The Royal Ballet and ENB may be on a break, but summer ballet season has just started over here, withÂ The Australian Ballet’s return to London after a gap of ten years. The company has brought dancing that is athletic andÂ full of warmth, with two of itsÂ signature productions: Graeme Murphy’s Swan Lake (loosely based on the Diana/Charles/Camilla triangle), and the European premiere of Ratmansky’s Cinderella (2013 version). The AB’s London residency concludes this Saturday 23 July with Cinderella, so here are five reasons why you should catch them while you still can:
Aussie ballet lovers should thank their lucky stars forÂ such aÂ prima as Amber Scott. Wonderfully lyrical, with a soft pliant port de bras and dramatic depth, she embodied Odette and made us care about the character’sÂ fate, despite theÂ narrative plot holes in Graeme Murphy’s unconventional Swan Lake. Her portrayal went beyond the one-dimensional sad Odette that we usually get, and made us wish we could seeÂ more of herÂ (preferably in a dramatic role like Manon,Â or A Month in the Country perhaps?). In short, she is the embodiment of #ballerinagoals.
Costumes & Designs
In Swan Lake, we sawÂ gorgeous Edwardian finery forÂ the court scenesÂ in contrast withÂ a minimalist aesthetic lake-side: soft feathery skirts and discreetÂ head pieces to characterise the swan maidens. The designs and costumes by Kristian Fredrikson framed the action with striking imagery. In particular, we love that Odette’s wedding dress hasÂ a long tail and that theÂ choreography incorporates it (Adam Bull’s Siegfried expertly dances around it). In Cinderella, long-time Ratmansky collaborator JÃ©rÃ´me Kaplan had a surrealist ball (literally!) channeling masters like Dali, Magritte and Man Ray, and effectively using screen projections to complementÂ the sets.Â Here, anotherÂ example of a striking long-tailed costume: the stepmother’s coat for the ball, which is used forÂ comedic effect.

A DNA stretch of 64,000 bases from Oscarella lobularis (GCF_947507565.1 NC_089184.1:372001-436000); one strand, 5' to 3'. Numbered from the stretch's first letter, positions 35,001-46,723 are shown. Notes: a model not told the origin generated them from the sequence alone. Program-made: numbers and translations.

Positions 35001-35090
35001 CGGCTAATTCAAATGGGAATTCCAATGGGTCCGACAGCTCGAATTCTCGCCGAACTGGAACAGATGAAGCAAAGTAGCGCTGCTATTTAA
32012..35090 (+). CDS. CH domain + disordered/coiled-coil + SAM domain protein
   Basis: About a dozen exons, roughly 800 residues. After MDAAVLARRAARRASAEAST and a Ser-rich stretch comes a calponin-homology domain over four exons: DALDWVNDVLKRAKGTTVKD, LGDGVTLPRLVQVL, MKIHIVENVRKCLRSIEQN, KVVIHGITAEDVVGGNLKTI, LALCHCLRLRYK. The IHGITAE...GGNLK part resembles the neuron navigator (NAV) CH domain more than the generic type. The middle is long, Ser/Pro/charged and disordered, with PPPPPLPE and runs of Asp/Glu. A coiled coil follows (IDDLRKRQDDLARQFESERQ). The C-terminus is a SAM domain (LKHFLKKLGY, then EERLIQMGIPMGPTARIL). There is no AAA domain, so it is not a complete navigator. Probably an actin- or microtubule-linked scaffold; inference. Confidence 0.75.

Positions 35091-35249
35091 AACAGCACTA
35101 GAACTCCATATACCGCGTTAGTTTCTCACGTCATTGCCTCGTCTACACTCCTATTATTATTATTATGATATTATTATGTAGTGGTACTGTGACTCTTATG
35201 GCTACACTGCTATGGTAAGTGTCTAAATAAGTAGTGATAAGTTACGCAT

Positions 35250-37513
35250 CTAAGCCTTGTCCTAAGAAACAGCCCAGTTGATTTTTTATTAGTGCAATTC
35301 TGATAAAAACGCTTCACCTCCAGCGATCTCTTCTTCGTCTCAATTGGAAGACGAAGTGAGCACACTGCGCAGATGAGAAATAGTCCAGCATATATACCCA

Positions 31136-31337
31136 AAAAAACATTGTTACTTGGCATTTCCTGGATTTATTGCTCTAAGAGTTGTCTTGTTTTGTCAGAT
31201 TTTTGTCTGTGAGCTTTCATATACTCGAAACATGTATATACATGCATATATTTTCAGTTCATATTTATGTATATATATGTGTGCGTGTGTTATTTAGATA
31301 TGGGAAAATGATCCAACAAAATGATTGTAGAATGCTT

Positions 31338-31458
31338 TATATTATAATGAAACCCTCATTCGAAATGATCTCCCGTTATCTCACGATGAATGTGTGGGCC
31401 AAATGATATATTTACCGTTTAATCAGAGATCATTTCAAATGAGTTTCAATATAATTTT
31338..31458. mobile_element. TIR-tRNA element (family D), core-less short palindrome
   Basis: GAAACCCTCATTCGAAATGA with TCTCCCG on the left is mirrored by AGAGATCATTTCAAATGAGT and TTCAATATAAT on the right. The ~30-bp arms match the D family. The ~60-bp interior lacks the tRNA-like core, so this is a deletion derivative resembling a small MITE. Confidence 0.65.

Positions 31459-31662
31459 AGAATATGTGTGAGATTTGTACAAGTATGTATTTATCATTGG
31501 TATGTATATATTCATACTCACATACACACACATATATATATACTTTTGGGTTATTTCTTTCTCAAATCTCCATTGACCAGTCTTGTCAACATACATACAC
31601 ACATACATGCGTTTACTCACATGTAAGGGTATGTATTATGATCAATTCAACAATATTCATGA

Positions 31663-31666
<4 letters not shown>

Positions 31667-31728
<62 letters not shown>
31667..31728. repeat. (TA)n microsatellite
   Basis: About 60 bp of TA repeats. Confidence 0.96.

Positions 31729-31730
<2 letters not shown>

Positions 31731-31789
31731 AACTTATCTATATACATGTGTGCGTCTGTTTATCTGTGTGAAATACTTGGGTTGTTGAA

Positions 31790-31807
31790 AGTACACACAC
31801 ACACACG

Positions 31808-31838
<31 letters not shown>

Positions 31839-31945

Men are from Mars, Women are from Venus
In Ratmansky’s 2013Â Cinderella, we get celestial bodies instead of the usual “seasons”, as if the universe is indeed conspiring to bring togetherÂ Cinders and her prince. Just like the male dancersÂ who wear colourful cropped tops in theÂ 2002 Mariinsky version, the planets are clad inÂ eye-popping costumes that are far from orthodox. Mercury (a fast-footedÂ Brett Chynoweth), Venus, Mars, Jupiter and co. get vibrant solos, pas de deux and ensembles that are bonkers awesome, a total Ratmansky thing!
Charm & Quirk
With this Cinderella, Ratmansky has traded all theÂ Soviet symbolism from 2002Â for aÂ family-friendly production. We can only assume this is to matchÂ the company’s own style and nature. Granted, the choreographer’sÂ production for the Mariinsky (implants ofÂ whichÂ can be seen inÂ this production – ex: the main pas de deux and the Prince’s entrance,Â no Cinders goofy step alas!)Â is more cohesive, but there are plenty of opportunities for The Australian Ballet to imprint itsÂ own brand ofÂ quirky, notably with “Skinny” and “Dumpy”, the two stepsisters, or during the ball, whenÂ female guests change from YSL-esque tuxes into ballgowns, just because they all want to be like Cinders.
The Australian Ballet has some great talent coming up the ranks: soloist Dimity Azoury was a sultry “Baroness Von Rothbart” in Swan Lake and a lyrical Venus in Cinderella, Jasmin Durham led the Hungarian dance (Swan LakeÂ Act I) with authority, while many talented men across the corps de ballet displayed powerful jumps. We were also impressed withÂ Rudy Hawkes’s elegance as one of the Prince’s friends in Cinderella.Â All in all, a very likeable company.
Meanwhile, Alice Pennefather was at the Cinderella general rehearsal and photographed the cast led byÂ Amber Scott and Ty King-Wall:All photos: Â© Alice Pennefather